Methodology

Based on a categorisation of types of roles religious actors across different phases (pre-negotiations, negotiations, and implementation) of peace and political transition processes, the research has examined the extent to which, how, and with what kinds of impact religious leaders and communities have been engaged in formal peace processes over the last 30 years. The research also analysed the types of religious and faith-based actors involved, how the nature of conflicts affects the involvement of religious actors and whether or not the conflict has a clear religious dimension, the degree of involvement of religious involvement, the phases of involvement, the rationales for involvement, who initiated the inclusion of religious actors (particularly whether the inclusion of religious actors arose from an invitation or whether the actors themselves claimed a role in the process), and the factors that enable or constrain (the effectiveness of) religious actors’ involvement.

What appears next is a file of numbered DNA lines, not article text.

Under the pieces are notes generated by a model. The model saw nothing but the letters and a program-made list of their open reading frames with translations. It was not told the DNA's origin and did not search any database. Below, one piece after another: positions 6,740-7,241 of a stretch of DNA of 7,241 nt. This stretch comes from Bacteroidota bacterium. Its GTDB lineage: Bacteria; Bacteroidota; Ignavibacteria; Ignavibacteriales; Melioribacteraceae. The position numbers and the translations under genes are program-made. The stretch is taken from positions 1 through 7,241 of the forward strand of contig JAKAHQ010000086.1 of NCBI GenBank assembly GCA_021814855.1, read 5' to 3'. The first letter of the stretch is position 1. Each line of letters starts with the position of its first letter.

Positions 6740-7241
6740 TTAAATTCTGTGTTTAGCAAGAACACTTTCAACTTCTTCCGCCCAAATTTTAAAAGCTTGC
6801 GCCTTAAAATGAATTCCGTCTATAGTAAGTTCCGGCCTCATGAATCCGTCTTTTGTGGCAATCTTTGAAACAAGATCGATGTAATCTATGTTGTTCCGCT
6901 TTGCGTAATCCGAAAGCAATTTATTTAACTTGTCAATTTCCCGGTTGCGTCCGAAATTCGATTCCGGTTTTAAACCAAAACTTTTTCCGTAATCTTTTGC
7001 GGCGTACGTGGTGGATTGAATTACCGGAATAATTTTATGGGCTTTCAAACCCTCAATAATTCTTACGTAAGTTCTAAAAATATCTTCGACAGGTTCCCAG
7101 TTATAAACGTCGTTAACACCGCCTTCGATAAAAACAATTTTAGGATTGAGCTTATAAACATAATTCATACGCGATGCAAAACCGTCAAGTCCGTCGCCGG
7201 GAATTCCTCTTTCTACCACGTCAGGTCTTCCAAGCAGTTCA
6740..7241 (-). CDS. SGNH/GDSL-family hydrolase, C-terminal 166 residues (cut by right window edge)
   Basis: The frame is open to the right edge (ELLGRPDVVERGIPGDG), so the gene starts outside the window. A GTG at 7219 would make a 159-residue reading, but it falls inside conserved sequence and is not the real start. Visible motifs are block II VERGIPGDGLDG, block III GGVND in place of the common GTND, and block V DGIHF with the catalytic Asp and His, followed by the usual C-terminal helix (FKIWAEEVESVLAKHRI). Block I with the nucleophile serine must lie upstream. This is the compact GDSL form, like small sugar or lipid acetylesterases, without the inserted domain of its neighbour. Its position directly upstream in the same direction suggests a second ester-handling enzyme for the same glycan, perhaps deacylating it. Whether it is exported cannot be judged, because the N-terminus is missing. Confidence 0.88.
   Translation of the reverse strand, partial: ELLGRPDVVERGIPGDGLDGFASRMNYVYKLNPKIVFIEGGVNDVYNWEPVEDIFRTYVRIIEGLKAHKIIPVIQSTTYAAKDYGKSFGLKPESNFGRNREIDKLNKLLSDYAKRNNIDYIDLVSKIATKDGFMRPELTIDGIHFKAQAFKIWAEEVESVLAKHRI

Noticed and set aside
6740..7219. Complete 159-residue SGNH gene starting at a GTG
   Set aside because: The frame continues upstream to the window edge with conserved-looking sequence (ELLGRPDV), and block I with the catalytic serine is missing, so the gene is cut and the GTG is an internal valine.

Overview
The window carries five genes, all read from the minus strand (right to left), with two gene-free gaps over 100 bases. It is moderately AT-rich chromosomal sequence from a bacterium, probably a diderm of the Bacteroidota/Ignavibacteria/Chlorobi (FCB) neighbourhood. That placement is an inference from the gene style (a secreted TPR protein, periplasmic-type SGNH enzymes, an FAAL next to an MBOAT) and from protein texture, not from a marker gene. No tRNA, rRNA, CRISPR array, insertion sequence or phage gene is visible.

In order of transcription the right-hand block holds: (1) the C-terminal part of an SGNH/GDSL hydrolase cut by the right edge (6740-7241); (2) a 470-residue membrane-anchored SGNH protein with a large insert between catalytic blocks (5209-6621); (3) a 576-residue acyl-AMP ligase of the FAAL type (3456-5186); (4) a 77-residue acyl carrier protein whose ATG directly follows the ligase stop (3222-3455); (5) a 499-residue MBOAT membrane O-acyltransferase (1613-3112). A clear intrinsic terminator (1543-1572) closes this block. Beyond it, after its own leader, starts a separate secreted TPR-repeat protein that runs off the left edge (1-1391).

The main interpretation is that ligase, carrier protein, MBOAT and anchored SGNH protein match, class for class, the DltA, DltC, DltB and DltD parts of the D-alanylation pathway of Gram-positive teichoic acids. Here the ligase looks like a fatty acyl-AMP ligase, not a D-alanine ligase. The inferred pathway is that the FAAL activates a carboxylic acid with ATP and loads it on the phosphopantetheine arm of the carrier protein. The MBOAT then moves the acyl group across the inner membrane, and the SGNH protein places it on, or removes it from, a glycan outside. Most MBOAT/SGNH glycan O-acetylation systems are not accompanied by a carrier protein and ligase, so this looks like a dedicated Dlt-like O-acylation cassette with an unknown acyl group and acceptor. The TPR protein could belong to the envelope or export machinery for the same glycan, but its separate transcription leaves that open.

The data investigated for this categorisation comes from two sources: first, a literature review that provides a summary of relevant academic and policy research on the role of religious actors in official (“track one”) peace and political transition processes over the past thirty years and examines 45 country case studies in relevant academic and policy literature; and second, Inclusive Peace’s database of 43 in-depth qualitative case studies of inclusive peace and transition processes which was assessed for the involvement of religious and traditional actors in track one negotiations.